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But the weed they carry (at a lower rate than whites) becomes "in public view" when they're stopped and frisked.
Sayegh gives Bloomberg credit for backing up Thomas Frieden (Bloomberg's former health commissioner and current head of the Centers for Disease Control) when there was a controversy over a city publication promoting safer needle practices. But when it comes to marijuana arrests, it disappoints Sayegh that the mayor can't see the discrepancies between neighborhoods and ethnicities.
Innocuous as a marijuana infraction might seem to white people—especially those who never fear reprimand for pot, even when they announce they've used it while running for public office—it is still, Sayegh says, "the single biggest point of contact" with the criminal justice system, a "process that leads to a criminal record in this city for young black and brown men."
'You're either a part of the problem or a part of the solution," says Lieberman. But when it comes to young men of color, she says, "Mayor Bloomberg wants to be a part of both."
From her office overlooking New York Harbor on a gray day, Lieberman says that she understands how stop-and-frisk "sets up so many young black and Latino men for failure." (Indeed, the NYCLU has sponsored much of the major research on this topic.)
But she's emphatic that, when describing how Bloomberg misses the chance to interrupt the "cradle-to-prison pipeline" for young men of color with his initiative, "You have to look at the schools."
School safety, as it is in New York City, moved from the control of the Board of Education to the NYPD in 1998. The Giuliani administration, Lieberman says, "withheld the numbers that year. As it turns out, violent crime was on the decline. As there has been a decline in violent school crime ever since then, paralleling the decline in crime rates all over the country."
And yet, Lieberman says, once Giuliani's NYPD took over school safety, it created a "kind of 'Broken Windows' policing for kids—'Broken Windows, Junior.'" But even with Giuliani's zeal for school discipline, Lieberman says, there have been "massive increases in suspensions during the Bloomberg years."
Looking at the first full year when the "Education Mayor" was in charge, Lieberman says there were 31,879 suspensions that year. In 2009, there were 73,943.
The rate more than doubled in eight years.
"And who gets suspended?" Lieberman asks.
Surprise, surprise: Fifty-three percent of kids are black, 35 percent are Latino, 8 percent are white, and 4 percent are Asian.
Now, surely, there must be some merit to "getting the few bad apples out of the class," right? In covering education for the Voice, it has become apparent that the bane of most teachers' experience is the few students who keep everyone from learning.
But Bloomberg's "zero tolerance" approach to discipline has led to an environment where School Safety Agents can (and do) haul a five-year-old in handcuffs off to a psych ward for having a temper tantrum.
This overreliance on police, metal detectors, and suspensions has not come without consequences. And it disproportionately affects the young men Bloomberg now wants to help.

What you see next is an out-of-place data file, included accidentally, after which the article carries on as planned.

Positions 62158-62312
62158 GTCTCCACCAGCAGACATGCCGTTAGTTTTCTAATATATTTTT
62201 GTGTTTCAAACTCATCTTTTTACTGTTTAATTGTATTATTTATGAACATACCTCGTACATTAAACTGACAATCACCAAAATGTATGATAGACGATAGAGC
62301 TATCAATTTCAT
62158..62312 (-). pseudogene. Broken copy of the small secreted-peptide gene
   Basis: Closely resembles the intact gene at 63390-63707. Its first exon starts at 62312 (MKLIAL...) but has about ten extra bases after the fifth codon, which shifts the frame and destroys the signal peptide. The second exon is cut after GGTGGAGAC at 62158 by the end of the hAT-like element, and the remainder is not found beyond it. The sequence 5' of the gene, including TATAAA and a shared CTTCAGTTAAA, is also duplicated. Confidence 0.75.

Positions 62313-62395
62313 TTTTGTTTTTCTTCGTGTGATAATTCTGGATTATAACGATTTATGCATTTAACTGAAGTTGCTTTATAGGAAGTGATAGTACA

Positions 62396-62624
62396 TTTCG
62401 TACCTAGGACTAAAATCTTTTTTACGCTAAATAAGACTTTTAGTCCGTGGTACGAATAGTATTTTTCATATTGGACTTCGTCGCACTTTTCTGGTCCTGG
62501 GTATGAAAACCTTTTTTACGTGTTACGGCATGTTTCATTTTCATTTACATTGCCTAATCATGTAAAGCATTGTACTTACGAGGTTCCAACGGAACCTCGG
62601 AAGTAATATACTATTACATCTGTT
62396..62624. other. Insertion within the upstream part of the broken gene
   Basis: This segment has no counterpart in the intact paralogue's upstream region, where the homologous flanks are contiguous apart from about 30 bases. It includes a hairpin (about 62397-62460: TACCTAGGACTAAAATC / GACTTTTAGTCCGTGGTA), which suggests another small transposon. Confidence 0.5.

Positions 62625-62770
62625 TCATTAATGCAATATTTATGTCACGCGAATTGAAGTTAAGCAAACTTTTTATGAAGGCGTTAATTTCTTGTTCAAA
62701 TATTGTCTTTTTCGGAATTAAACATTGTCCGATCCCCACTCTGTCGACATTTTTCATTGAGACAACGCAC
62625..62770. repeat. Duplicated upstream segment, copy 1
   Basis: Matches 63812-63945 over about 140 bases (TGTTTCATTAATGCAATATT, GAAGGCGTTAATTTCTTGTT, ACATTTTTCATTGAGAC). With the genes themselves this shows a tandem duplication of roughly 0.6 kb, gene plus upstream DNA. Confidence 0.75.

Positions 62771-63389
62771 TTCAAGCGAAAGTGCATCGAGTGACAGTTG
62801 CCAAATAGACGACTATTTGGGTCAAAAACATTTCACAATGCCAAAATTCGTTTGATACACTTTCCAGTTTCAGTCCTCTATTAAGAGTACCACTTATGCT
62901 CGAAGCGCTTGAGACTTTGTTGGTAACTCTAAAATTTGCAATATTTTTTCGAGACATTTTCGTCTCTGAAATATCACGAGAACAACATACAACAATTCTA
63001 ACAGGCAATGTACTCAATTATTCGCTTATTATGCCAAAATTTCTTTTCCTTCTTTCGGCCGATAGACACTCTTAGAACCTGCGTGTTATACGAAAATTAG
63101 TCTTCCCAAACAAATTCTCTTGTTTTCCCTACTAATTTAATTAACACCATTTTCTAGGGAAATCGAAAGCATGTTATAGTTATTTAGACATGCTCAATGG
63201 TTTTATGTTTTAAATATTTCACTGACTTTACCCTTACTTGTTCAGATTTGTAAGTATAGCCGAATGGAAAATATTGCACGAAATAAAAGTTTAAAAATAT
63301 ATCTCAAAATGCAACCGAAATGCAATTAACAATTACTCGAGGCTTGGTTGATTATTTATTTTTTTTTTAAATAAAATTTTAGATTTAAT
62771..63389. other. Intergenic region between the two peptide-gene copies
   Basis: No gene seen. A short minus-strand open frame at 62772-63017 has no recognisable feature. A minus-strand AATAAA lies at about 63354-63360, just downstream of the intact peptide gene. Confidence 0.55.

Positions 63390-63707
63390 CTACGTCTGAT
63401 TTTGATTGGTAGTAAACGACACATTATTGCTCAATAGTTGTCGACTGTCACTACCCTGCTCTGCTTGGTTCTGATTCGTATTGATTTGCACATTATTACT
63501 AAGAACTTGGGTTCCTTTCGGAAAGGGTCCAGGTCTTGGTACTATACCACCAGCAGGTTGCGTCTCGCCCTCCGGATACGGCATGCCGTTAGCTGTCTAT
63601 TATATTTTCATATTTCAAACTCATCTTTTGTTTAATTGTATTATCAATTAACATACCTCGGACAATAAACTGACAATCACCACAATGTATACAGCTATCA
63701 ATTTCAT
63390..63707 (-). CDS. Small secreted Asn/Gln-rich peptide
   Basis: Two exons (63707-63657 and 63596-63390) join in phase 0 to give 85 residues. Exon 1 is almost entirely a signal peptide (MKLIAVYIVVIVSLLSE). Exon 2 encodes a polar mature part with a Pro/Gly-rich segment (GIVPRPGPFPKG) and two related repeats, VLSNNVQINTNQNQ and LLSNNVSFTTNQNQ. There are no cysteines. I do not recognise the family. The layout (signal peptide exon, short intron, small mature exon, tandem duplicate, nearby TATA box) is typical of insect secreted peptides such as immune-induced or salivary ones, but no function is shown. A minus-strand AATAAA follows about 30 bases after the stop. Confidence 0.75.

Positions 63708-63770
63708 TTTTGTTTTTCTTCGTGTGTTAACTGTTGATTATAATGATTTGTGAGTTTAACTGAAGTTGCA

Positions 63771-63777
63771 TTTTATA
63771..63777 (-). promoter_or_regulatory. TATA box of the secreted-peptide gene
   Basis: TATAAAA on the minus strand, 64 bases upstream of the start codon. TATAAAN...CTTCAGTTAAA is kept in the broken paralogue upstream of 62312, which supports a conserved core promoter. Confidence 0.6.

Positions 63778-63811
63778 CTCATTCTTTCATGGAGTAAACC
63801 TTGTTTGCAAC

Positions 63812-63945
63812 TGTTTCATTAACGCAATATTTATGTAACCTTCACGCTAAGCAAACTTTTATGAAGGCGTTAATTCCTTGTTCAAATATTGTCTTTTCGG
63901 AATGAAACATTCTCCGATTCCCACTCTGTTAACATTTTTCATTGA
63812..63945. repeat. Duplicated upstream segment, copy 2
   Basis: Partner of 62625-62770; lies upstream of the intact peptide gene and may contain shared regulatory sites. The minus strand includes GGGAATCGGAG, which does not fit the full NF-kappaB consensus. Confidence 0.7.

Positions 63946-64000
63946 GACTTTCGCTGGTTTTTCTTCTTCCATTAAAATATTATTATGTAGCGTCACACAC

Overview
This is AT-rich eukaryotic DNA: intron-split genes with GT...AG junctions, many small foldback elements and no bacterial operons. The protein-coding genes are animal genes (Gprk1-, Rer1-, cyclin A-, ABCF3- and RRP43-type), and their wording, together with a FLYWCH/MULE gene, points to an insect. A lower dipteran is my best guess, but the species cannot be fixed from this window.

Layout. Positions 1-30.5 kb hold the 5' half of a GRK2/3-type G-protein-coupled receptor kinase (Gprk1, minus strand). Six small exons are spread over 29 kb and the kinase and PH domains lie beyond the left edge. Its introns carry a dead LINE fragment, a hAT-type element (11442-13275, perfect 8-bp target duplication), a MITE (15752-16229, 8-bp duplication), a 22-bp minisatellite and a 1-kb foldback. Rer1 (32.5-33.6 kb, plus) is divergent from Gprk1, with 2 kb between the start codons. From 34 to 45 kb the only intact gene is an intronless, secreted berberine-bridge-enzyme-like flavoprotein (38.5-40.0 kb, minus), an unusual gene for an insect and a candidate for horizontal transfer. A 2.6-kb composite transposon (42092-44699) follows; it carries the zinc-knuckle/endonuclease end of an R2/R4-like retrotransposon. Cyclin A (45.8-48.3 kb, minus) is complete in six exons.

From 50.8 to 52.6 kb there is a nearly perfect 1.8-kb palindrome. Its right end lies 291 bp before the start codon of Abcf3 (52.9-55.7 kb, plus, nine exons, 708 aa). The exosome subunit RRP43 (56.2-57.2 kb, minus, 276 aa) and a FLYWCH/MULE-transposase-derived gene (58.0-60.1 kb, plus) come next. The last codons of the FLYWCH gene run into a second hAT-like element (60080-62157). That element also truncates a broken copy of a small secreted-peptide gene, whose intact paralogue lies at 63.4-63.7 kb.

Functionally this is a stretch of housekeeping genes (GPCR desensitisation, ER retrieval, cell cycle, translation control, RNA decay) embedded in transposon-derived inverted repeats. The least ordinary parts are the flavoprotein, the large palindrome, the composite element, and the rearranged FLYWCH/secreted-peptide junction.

Lieberman refers to a recent report from the American Psychological Association about "zero tolerance" safety policies at schools. It found that, "Although there have been increased calls for the use of school security technology and school resource officers in the wake of publicized incidents of school homicide in the late 1990s, there is as [of] yet virtually no empirical data examining the extent to which such programs result in safer schools or more satisfactory school climate."
Lieberman says the study shows a correlation between school suspensions and the criminal justice system, and that "kids suspended for disciplinary infractions are more likely to be arrested in the criminal justice system than kids who are not suspended for the same behavior."
At the same time, a recent report from the Council of State Governments Justice Center points out that "educational outcomes in schools that resort to suspensions were no better than schools that did not resort to suspensions," according to Lieberman.
"When I first heard [this]," Lieberman says, "I said, there's no educational improvement when you suspend kids. This means that it doesn't hurt. Then I thought, holy shit! The kids who are suspended are put at much greater risk." And, it makes nothing safer.
"So if Michael Bloomberg is 'Just the facts, ma'am,' he's got to grapple with that," Lieberman says.
Beyond suspensions, the general state of security in New York's schools creates an environment, Lieberman believes, where "the message to kids when they can't get to school without going through a metal detector or through some gauntlet of cops, is that 'We don't trust you.' It's the police approach; it's how the police treat people in Brownsville. 'You could be committing a crime . . . You'll never amount to anything.'"
In the schools, "there are over 5,000 cops," Lieberman says, far more than there are guidance counselors. Despite that "the number of students has gone down under the Bloomberg administration by about 100,000," she notes, "it's the only department which hasn't been cut in size and budget in the recent round of budget cuts."